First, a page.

When you’re in your garden, do you feel peaceful? happy? at ease? inspired? possibly even invigorated? Or does being in, or thinking about, your garden bring up feelings of stress, anxiousness, guilt or avoidance for you?
These negative feelings can be caused by thinking that there’s so much to do that’s not getting done, or because you don’t like the way it looks- maybe it embarrasses you, or it simply doesn’t reflect your personality or sensibilities. I know at different times I’ve felt all of the above emotions in regard to my garden, though I’m lucky enough to have experienced the “good” emotions much more often because I’ve created an environment for myself that makes me happy on a very deep level.
Another reason I feel lucky is that I’ve had many opportunities to create such gratifying outdoor spaces for my clients. Since I only have one home (so far!) with a finite amount of garden, if my clients weren’t so accommodating, I would have to re-do my garden several times a year to be able to express this creative urge! So, because I’m one of the luckiest people in the world, I get to do what I LOVE- creating uniquely beautiful garden spaces for others- AND get paid for it! (Whoever thought of that was a genius.)
Getting some of these yummy good feelings from your own garden needn’t be a daunting task, if you don’t want it to be. Anything from reinventing your whole garden to carving out a small, secluded niche can deliver the goods. In fact, for many clients, I’ve drawn the garden of their dreams, to be ooh-ed and ahhh-ed and dreamed over until some future date when they could actually realize it. They’ve told me that even this- a drawing on a piece of paper- brought them a measure of peace and happiness.
We’re now coming into what I call the “Dregs of Summer” in the garden. Dregs being what’s left, or, the remnants of… In my experience, this last part of Summer is a tough time to keep things looking fresh in the garden, so I just don’t. I usually put in about as much effort as I do during the rest of the summer (aside from a mid-summer refreshing) and so the result is that about now things will start to get a bit leggy, a bit blown out, or just pain tired. I’m ok with that. I like seeing the different seasons in the garden. On the temperate Coast here, the seasons are stingy with their changes, and the ones we do get are subtle. I try to pay attention to the rhythm of the garden and I don’t try too hard to force things into looking permanently like it’s late Spring or early Summer. (prime-time around here)
August in the garden
I trim things back if they’re in the way (of me or other plants), I keep up with my watering & weeding and I continue to harvest the food we’re growing. Aside from that, I also do a lot of thinking about what to do next- what changes I want to make in the layout of my garden for next year, what plants will need replacing, which ones I want to plant more of or try for the first time, etc. Mostly what I do, though, is wait for the sun to appear so I can go out and enjoy it! As garden seasons go, it’s one of the more relaxing ones.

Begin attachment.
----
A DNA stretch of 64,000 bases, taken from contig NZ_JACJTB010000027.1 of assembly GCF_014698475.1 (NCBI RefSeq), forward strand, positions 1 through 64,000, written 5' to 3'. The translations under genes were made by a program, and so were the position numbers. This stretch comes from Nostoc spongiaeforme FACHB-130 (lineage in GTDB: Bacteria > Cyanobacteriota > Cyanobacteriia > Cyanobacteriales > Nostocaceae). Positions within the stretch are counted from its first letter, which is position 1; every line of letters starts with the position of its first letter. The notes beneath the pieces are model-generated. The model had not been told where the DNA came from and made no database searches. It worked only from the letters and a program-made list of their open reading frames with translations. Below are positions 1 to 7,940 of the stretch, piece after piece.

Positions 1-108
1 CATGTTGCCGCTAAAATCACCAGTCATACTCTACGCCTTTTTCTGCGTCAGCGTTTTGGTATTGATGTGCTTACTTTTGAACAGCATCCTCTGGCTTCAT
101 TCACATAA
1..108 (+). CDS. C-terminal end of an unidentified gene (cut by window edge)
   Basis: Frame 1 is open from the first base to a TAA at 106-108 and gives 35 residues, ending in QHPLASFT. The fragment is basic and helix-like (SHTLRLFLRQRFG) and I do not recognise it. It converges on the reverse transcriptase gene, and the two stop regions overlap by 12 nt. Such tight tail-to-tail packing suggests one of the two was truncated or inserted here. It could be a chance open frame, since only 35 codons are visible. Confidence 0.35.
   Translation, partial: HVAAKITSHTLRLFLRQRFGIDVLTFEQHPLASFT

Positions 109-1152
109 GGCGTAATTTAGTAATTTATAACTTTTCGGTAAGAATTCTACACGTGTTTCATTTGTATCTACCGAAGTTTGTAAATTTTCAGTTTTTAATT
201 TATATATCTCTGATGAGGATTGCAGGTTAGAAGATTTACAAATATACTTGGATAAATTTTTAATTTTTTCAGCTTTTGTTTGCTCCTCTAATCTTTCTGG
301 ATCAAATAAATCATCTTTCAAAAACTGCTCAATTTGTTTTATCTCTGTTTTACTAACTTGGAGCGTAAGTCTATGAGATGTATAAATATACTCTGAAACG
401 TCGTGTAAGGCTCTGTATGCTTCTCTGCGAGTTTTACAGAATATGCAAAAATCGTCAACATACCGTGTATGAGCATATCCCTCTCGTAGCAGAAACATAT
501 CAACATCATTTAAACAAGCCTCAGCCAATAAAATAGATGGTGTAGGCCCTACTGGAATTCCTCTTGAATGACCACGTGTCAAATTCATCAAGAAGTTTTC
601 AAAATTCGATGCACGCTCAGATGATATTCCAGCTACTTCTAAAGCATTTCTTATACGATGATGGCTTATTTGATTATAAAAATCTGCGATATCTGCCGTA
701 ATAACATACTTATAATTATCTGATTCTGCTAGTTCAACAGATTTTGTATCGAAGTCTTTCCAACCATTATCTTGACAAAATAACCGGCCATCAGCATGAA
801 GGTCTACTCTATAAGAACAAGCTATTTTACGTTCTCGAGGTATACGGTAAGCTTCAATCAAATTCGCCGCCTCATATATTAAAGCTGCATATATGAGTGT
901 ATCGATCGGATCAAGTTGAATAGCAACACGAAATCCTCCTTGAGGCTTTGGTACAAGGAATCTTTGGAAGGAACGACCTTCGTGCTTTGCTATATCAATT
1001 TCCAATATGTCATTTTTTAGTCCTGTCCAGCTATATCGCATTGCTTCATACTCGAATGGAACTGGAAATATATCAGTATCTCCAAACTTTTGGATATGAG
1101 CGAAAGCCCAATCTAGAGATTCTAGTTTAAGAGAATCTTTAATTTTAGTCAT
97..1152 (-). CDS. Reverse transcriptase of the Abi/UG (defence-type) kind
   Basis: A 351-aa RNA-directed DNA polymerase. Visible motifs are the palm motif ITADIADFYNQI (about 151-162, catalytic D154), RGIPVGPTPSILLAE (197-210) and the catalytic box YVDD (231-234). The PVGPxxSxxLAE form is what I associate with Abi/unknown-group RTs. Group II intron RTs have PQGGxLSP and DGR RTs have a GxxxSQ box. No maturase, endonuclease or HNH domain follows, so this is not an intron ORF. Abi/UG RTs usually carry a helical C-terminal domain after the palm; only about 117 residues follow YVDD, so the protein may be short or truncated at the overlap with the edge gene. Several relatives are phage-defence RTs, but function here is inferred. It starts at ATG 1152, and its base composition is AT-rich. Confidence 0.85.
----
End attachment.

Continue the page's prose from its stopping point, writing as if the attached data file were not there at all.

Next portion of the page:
Hi, I’m a sweet little weed! I’m earnestly growing toward the sun so I can get big and strong! When I’m bigger I’ll flower and then make seeds to ensure the survival of my species! Look at how green and healthy I am! Wait…. what’s this giant hand coming at me for?? It’s pulling me!! I’m hanging on for dear life with my little roots…. but dammit, I feel them breaking away…. nooooooooooooooooooo!!!!!!!!
This past Spring I spread my home-made compost all over my garden and after about three weeks, the soil was thick with tomato seedlings. I then made a mental note to not put tomato seeds into my kitchen waste container. I guess my compost doesn’t get hot enough to kill them, but I’m ok with that… For every 100 tomato seedlings, there appeared one zucchini seedling. “How sweet!”, I thought. “How useful!”, I thought next. I took three of the more robust specimens and planted them on a little hill, watered them lots, and waited. While I was away on vacation, my husband sent me pictures of the garden and THIS is what the “zucchini” looks like! Hmmm… I was fooled. I think it’s baby acorn squash. Can anyone confirm this? (We ate some of them green and they were creamy and delicious!)
For ten months of the year, I’m waiting for this patch of my front garden to look like THIS. After it peaks (July/Aug) it looks a bit bedraggled for about 3 months (Sept/Oct/Nov), before I cut it back. Then I have about three months of trimmed back tidiness (Dec/Jan/Feb) before it starts to ramp up for the year. During this time of growth (Mar/April/May/June) I weed a lot and watch every new leaf and bud with excitement. You might be thinking, “That’s a lot of work and waiting for such a small reward” (or something like that!), but to me, it’s totally worth it. It’s like Lilacs, most of the year they’re either sticks or green bushes, but oh my god, when they’re in bloom, as brief as it is, don’t you just want to smash your face (gently…) into them?? Well, I do and I love my little postage stamp-sized patch of Olea,Lavender, Teuchrium, Thyme and Cerastium (Snow-in-Summer) just as much!
Someone near and dear to me just moved into a new house. I was so completely appalled by the “Landscaping” (obviously I’m using the very loosest sense of the word) that I had to document the mess. I don’t want to ruin your whole day, so I’m just going to show you one picture.
So many issues, so little space… I have no more words.